Workshop Exercise - Perform Recommended Remediation

Table of Contents



Step 1 - Explore Options for Resolving Inhibitors

In the previous exercise, we reviewed the Leapp pre-upgrade reports that were generated for our RHEL7 and RHEL8 pet application servers. With the RHEL8 hosts, there were no inhibitor risk findings reported, so those are good to go and ready to try upgrading. However, there were a couple inhibitors reported for the RHEL7 hosts. We must take action to resolve them before those hosts can be upgraded.

We are now here in our automation approach workflow:

Automation approach workflow diagram with apply recommended remediations step highlighted

Step 2 - Managing the Leapp Answer File

The Leapp framework uses an answer file as a means of accepting user input choices. This is explained in greater detail in the Asking user questions section of the Leapp developer documentation. The inhibitor finding we dissected in the previous step is looking for us to make a decision or, more specifically, asking us to acknowledge we are aware that Leapp will disable the pam_pkcs11 PAM module during the RHEL upgrade.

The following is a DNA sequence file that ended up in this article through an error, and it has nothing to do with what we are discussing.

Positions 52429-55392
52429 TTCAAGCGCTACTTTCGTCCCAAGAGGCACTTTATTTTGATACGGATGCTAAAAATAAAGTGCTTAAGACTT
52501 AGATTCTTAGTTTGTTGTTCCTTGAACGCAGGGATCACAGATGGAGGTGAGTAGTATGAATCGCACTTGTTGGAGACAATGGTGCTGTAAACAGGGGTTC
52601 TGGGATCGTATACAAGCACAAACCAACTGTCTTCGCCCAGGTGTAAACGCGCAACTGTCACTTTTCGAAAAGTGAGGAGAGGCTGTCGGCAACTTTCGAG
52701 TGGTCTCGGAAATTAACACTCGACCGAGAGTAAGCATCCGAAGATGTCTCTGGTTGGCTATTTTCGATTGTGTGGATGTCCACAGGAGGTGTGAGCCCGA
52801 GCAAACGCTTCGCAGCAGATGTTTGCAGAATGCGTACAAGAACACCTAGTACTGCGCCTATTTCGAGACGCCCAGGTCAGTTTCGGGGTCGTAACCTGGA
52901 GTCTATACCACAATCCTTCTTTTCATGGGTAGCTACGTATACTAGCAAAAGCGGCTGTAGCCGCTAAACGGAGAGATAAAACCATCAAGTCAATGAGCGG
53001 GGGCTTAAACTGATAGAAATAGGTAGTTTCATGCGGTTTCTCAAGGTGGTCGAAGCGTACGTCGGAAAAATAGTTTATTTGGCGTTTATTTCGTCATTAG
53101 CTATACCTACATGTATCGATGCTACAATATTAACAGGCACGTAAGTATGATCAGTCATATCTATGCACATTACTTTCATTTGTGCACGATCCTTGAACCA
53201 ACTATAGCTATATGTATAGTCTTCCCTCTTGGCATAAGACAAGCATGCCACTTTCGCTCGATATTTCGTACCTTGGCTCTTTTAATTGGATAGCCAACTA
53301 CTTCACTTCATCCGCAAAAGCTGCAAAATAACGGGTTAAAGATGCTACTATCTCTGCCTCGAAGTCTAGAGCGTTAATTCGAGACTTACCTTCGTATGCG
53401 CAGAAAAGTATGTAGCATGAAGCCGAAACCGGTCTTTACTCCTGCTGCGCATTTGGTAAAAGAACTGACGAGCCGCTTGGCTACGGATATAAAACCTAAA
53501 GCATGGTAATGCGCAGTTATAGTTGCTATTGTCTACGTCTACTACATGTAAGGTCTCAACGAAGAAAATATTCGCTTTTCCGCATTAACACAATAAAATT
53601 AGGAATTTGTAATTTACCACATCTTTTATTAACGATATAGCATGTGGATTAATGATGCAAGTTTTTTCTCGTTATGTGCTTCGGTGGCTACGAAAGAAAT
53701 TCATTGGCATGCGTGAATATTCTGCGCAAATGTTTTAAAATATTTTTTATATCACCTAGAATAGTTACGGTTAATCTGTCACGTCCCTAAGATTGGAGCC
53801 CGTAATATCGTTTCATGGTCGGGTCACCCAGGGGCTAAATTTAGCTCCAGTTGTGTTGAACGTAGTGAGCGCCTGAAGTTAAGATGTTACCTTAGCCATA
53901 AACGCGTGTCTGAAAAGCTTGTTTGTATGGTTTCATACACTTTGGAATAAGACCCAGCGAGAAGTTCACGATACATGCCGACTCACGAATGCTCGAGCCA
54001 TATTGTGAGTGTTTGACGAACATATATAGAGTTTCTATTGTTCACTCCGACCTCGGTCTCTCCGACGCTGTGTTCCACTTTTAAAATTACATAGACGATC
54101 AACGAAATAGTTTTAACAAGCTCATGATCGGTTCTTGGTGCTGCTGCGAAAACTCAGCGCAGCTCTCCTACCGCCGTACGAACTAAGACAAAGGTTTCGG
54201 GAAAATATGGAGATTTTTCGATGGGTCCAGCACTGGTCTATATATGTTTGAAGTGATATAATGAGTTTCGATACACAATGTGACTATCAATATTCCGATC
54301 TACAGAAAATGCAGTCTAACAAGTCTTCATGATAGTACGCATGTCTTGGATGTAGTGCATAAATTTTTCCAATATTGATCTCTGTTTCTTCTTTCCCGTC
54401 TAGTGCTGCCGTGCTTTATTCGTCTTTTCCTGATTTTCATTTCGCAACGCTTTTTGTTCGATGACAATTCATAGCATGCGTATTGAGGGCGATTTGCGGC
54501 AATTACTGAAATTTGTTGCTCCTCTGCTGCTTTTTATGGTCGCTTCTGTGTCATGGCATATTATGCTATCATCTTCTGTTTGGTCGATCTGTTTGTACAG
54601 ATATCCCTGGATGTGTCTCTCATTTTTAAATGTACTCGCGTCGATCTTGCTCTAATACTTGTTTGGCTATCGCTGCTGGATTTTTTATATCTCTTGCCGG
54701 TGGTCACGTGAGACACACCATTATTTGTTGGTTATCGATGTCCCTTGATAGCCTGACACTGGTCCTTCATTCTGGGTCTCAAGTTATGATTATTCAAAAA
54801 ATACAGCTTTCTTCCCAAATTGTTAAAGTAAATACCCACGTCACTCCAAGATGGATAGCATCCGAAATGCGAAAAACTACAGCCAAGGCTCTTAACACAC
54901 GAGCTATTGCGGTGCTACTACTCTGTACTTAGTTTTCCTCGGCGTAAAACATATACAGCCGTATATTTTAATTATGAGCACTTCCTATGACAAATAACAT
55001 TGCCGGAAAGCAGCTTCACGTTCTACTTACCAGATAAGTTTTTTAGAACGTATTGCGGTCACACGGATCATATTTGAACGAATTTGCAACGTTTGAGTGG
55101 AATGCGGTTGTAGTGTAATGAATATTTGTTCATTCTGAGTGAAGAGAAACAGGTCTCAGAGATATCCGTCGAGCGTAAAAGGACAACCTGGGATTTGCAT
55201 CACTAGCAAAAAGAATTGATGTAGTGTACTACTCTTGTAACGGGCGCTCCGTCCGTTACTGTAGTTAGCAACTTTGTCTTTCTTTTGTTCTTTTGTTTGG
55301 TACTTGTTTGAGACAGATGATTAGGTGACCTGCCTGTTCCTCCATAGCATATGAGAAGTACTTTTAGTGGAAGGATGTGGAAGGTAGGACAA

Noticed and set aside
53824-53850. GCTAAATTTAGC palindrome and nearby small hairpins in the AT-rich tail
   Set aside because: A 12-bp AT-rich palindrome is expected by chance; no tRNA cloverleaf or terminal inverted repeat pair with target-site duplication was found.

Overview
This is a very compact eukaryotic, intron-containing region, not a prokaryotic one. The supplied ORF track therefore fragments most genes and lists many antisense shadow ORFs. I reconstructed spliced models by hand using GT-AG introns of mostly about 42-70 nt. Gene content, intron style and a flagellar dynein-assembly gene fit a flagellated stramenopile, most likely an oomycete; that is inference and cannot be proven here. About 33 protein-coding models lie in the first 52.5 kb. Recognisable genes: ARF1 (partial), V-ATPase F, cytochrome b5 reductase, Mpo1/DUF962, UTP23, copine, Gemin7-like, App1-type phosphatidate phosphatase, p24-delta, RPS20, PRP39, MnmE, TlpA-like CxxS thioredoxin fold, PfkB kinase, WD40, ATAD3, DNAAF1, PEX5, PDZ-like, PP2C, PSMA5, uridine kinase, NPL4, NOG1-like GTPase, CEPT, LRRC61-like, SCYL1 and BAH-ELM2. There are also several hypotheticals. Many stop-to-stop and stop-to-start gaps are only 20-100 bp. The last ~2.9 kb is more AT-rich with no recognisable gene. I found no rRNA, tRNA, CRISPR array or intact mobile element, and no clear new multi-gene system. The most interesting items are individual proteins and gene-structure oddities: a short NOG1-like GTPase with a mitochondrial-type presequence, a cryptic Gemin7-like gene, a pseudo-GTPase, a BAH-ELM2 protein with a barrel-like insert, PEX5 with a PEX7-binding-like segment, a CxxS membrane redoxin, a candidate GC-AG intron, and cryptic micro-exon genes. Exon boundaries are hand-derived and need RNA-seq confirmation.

Step 3 - Resolving Inhibitors Using a Remediation Playbook

In the previous step, we were able to resolve an inhibitor finding by simply setting the leapp_answerfile input variable supported by the infra.leapp Ansible collection analysis role. While that’s a convenient way to resolve an answerfile inhibitor, our next inhibitor can’t be resolved that way.


In this exercise, we looked at the different ways we can resolve inhibitor risk findings. We learned how to use the leapp_answerfile variable of the analysis role to manage the Leapp answer file. Finally, we used an example remediation playbook to demonstrate how we could address pre-upgrade inhibitor findings at scale across our RHEL estate.

Now we are ready to try upgrading our RHEL pet app servers, but before we get to that, there are two more optional exercises in this section of the workshop:

These exercises are not required to successfully complete the workshop, but we recommend doing them if time allows. If you can’t wait and want skip ahead to upgrading your RHEL hosts, strap in for this exciting exercise:


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